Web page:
'All options on the table'
Housing supply must respond to demand in a manner that preserves and enhances the natural amenities of Auckland and expands the mix of dwellings available to households and families, the report's authors say.
"All options need to be on the table: detached housing, terraced housing and apartments. Thoughtful urban planning will be required to ensure that Auckland remains an attractive city to people from a variety of backgrounds and a variety of interests, requiring coordination and cooperation between economists, urban planners, civil and transportation engineers."
The say unaffordable housing "also erects a wall between Auckland and the rest of the country" by denying households from the regions the opportunity to seek employment in the main centres.
"In order to create a knowledge hub in Auckland, we will need to draw, in part, on our own home-grown talent from around the country, necessitating access to affordable housing in Auckland for people moving from the regions."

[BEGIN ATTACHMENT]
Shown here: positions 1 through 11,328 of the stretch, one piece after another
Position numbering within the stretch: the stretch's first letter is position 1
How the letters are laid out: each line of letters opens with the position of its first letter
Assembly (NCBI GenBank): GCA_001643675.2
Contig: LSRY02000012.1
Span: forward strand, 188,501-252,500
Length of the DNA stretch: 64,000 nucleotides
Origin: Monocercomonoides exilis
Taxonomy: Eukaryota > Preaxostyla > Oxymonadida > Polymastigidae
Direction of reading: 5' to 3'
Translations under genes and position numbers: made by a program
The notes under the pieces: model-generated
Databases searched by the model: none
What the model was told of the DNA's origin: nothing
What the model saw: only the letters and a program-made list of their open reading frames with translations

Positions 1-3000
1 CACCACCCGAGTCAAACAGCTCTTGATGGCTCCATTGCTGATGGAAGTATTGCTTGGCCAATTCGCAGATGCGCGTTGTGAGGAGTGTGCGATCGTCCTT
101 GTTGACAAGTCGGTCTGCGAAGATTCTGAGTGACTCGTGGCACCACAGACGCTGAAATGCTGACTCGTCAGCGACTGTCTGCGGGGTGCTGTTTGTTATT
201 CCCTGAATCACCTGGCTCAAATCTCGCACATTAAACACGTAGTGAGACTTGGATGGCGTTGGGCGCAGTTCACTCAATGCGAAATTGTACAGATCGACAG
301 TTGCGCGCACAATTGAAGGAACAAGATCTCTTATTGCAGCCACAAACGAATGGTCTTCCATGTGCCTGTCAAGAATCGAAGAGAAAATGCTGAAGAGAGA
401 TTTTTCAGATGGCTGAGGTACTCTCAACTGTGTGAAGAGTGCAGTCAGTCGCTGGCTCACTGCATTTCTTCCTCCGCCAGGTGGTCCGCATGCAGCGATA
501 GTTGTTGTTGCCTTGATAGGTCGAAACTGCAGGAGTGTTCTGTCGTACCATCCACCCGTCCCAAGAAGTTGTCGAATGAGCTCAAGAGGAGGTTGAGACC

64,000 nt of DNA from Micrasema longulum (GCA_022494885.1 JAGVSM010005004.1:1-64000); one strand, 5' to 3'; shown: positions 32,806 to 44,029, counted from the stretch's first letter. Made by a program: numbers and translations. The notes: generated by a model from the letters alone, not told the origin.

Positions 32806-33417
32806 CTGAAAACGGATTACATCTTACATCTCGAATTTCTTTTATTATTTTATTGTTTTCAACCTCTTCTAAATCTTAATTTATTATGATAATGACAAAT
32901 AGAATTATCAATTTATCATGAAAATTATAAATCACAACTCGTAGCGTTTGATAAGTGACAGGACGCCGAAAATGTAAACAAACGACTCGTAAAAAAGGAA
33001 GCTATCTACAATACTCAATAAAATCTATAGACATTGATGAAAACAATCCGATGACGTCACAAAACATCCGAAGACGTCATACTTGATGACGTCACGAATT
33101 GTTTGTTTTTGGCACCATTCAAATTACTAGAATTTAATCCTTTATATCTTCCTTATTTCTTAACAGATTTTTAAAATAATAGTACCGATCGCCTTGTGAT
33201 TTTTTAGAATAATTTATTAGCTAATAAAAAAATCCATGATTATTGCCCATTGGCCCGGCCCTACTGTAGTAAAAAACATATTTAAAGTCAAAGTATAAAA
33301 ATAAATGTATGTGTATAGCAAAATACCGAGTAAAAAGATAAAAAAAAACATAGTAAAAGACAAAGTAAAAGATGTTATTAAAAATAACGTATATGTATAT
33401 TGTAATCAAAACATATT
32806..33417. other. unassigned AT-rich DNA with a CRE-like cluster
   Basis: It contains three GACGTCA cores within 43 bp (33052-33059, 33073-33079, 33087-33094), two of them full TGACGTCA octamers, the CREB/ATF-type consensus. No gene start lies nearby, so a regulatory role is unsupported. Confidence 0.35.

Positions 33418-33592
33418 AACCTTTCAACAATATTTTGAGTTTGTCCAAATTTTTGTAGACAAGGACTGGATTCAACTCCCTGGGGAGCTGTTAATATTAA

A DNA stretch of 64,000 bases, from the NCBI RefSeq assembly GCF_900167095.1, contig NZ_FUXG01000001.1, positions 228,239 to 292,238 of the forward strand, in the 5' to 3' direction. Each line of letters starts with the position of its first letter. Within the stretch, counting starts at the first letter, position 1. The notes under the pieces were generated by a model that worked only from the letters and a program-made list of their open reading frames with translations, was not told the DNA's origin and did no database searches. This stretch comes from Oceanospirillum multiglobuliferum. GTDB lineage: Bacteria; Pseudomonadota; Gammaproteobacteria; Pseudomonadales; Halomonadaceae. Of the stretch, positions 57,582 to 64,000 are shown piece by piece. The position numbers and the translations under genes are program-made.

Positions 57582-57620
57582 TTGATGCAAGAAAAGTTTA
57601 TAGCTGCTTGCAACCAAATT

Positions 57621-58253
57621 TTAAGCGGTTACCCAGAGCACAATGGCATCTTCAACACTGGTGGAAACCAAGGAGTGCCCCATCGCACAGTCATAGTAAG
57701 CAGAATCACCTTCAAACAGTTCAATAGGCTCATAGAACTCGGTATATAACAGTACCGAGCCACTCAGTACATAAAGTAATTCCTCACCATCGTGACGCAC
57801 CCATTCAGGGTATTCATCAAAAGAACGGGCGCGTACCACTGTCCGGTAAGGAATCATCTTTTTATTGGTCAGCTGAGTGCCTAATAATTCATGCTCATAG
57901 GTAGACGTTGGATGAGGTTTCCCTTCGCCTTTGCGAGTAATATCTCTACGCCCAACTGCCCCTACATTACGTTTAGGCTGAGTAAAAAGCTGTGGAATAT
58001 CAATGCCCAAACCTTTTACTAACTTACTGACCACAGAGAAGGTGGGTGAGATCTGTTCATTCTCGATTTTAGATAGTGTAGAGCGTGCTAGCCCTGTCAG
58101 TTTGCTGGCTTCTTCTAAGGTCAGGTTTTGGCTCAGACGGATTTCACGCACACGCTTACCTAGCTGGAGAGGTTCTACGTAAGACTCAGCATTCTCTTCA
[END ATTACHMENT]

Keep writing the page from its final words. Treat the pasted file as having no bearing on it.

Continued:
They note that recent changes made under the Auckland Unitary Plan have led to a partial relaxation of land use regulations to allow private development to build both up and out.
"The impacts of these changes must be closely monitored in order to assess whether additional legislative and regulatory changes are necessary.
"This must include significant reform now that the Resource Management Act (RMA) is to be replaced, to enhance spatial planning that can enable a sizeable expansion in Auckland’s (and other cities’) housing stock. Equity considerations also call for a material increase in the stock of social housing or increased subsidies for alternate approaches."
Policies to support agglomeration must be funded, and funded fairly, while maintaining an incentive to maximise agglomeration efficiencies, report says.
"For example, a land tax levied on the value of unimproved land would help to achieve these goals.
"Many of the benefits of agglomeration are capitalised into the value of land. Proximity to the city matters – and proximate land is scarce. Landowners in Auckland are poised to reap substantial gains under policies that cultivate high tech clusters, while it is the workers, entrepreneurs and investors that will supply the labour, energy and appetite for risk that will make it all happen. A land tax coupled with a reduction in income taxes rewards work while reducing the rewards from land banking and speculation."